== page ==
We recently took a vacation, and while it was nice to get away, it also came with the thousands of reminders of what we will miss. We’ll never see our children light up with excitement at the prospect of swimming every day. We’ll never take them to the beach and build sandcastles. We’ll never see them get over-excited over an ordinary hotel room. We’ll never get to calm them during a meltdown over having to leave the pool. I know that those of you with kids cringe at that last one. I’d give anything for it.
The holidays come with this overwhelming mixture of big and little things.
For Halloween, I not only thought about how I would never take my kids trick or treating or take pictures of them in costume to show to everyone. I also thought about how we’ll never have the conversation “what do you want to be for Halloween this year?” We’ll never go shopping for the costume, and watch Vivienne proudly display it. We’ll never have those arguments over not being able to wear the costume all of the time or having to wear it even if it’s itchy or uncomfortable.
For Thanksgiving, it’s not just about not having her there for the big family meal. It’s about never doing the drive to our family’s with her, not getting to watch our family members hold her and play with her, and never seeing turkeys made from her handprints.
And Christmas isn’t just the loss of visits to Santa and opening presents on Christmas morning. We’ll never pick out a special Christmas outfit for her, see her in the Christmas play, sit down with the toy catalog and make a list for Santa, have the conversations about whether or not Santa is real, bake Christmas cookies with her, decorate the Christmas tree with her, have her join us for the annual girl's Christmas shopping day, or watch her play with the boxes and wrapping instead of her new toys. One holiday, thousands upon thousands of things to miss.
And so these become the latest things for me to grieve. Every day, a thousand things to mourn that I’ll never get to do with my children. Beyond the big milestones of birthdays and holidays, I’ll never buy toys or necessities for my children. I’ll never watch them play outside in the leaves and the snow. I’ll never have them running around the house playing, singing, and getting in the way. Everyday parenting moments stolen from us, and each one feels like another loss.
Sunday, November 25, 2012
In the years before my children, I loved Christmas. I would put up my Christmas decorations on the earliest possible acceptable day, l would only listen to the radio stations that played all Christmas music all the time, and I would watch every Christmas movie I could find.
Last Christmas, I didn’t put up all of our Christmas decorations. I didn’t listen to a single Christmas song or watch even 1 Christmas movie. For the first time in my life, I did not go to church on Christmas Eve. Vivienne had been gone for 4 months, and her due date was on December 22. The Christmas spirit or any joy for the holidays was impossibly hard to find. I told myself it was OK to take a year off.
This year, I decided to push myself a little and got out all of the Christmas decorations. It didn’t take long for a complete and total emotional breakdown. I can’t even pinpoint it to one thing. In so many ways, this Christmas was supposed to be different.
Last year, I was in the depths of my grief. It was supposed to be the best Christmas we could ever have imagined – our daughter’s first Christmas, having welcomed her just days before the holiday. It was harder than I could have imagined to make it through that holiday without her, but I still had hope. We were getting ready to try again, and I believed that next Christmas would be different – we would have some joy in celebrating with Vivienne’s little brother or sister.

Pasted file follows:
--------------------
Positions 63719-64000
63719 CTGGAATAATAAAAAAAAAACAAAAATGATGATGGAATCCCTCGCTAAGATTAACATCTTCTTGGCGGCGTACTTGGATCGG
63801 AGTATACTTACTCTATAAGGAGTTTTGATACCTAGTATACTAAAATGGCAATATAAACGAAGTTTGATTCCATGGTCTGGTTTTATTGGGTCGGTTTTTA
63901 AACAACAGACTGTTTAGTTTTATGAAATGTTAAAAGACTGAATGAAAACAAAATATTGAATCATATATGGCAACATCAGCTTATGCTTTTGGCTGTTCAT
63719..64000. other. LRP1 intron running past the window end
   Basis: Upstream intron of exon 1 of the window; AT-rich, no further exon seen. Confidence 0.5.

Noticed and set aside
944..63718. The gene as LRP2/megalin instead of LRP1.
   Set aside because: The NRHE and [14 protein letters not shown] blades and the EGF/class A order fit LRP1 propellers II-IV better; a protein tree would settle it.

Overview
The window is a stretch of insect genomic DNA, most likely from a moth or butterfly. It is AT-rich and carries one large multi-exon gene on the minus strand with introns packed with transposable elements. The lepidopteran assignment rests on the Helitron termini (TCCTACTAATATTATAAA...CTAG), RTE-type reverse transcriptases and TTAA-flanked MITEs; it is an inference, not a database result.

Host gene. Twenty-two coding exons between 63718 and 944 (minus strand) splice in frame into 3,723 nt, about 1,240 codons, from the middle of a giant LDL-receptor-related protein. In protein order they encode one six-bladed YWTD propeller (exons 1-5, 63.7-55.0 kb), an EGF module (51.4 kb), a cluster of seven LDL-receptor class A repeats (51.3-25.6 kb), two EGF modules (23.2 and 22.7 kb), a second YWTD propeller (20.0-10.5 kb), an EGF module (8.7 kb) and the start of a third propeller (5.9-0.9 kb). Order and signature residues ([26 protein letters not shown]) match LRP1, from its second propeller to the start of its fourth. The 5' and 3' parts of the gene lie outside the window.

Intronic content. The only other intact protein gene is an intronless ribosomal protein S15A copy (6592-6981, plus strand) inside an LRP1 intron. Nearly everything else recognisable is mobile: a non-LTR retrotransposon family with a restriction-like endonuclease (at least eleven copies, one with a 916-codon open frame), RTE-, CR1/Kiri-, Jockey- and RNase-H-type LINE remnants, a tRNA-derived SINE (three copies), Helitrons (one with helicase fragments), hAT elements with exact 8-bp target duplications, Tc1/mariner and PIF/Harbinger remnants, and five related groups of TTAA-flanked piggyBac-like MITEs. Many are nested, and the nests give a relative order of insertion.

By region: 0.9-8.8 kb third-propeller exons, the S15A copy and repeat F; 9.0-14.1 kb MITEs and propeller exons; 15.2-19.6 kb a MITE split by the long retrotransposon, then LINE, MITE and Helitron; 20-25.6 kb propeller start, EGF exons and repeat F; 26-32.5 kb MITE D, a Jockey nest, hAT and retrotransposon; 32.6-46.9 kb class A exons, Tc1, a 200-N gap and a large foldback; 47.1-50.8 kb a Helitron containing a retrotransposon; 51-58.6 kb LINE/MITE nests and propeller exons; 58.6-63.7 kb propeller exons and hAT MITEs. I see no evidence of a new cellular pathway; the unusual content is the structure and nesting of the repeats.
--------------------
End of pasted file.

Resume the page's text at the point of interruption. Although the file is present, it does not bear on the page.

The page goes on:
This Christmas was supposed to be different. It should be a time of letting some joy back into our lives. In many ways, it feels worse than last Christmas. Last Christmas, I had some hope that next year would be different. Now I know better, and I can’t find that same hope anymore.
So as I started putting up some decorations, I was reminded of all of the things I’m missing this year. I don’t have my 1 year old daughter playing with the ornaments, getting ready to see Santa, or picking out my favorite pictures of her to go on our Christmas cards. I don’t have the rainbow baby that we tried so hard for over the last year – a new life that would put at least a little joy back into Christmas. And I don’t have the hope that next year will be different. This could be our Christmas from now on – always grieving what could have been, but never seems meant to be.
I can’t quite decide what to do with myself now. It doesn’t feel right to put the decorations up, and it doesn’t feel right not to. Either way, it’s a reminder of all that is missing. I wanted this Christmas to feel like a step forward. I wouldn’t take another year off, I would move myself forward, whether I wanted to or not. Instead, I’m realizing how much more I’ve lost and wonder whether I’ll ever be able to find joy in this holiday again.
Friday, November 16, 2012
I’ve talked before about how the loss of a child can be an incredibly isolating experience. As I sit here today, I realize that I had no idea what isolation really felt like. When we lost Vivienne, I felt like no one could possibly understand how that felt. And then I found support groups and other loss Moms who did – they made me feel understood and less alone. But as we’ve battled miscarriages, infertility, tubal issues, Asherman’s, and surgeries, the circle of people who truly understand gets smaller and smaller. The group of women who understand what it’s like to fight so hard to get that living child, when all of your children are dead, is impossibly tiny. I can count on 1 hand the number of women I know who deal with this, and I only know one of them in real life (not just on the internet).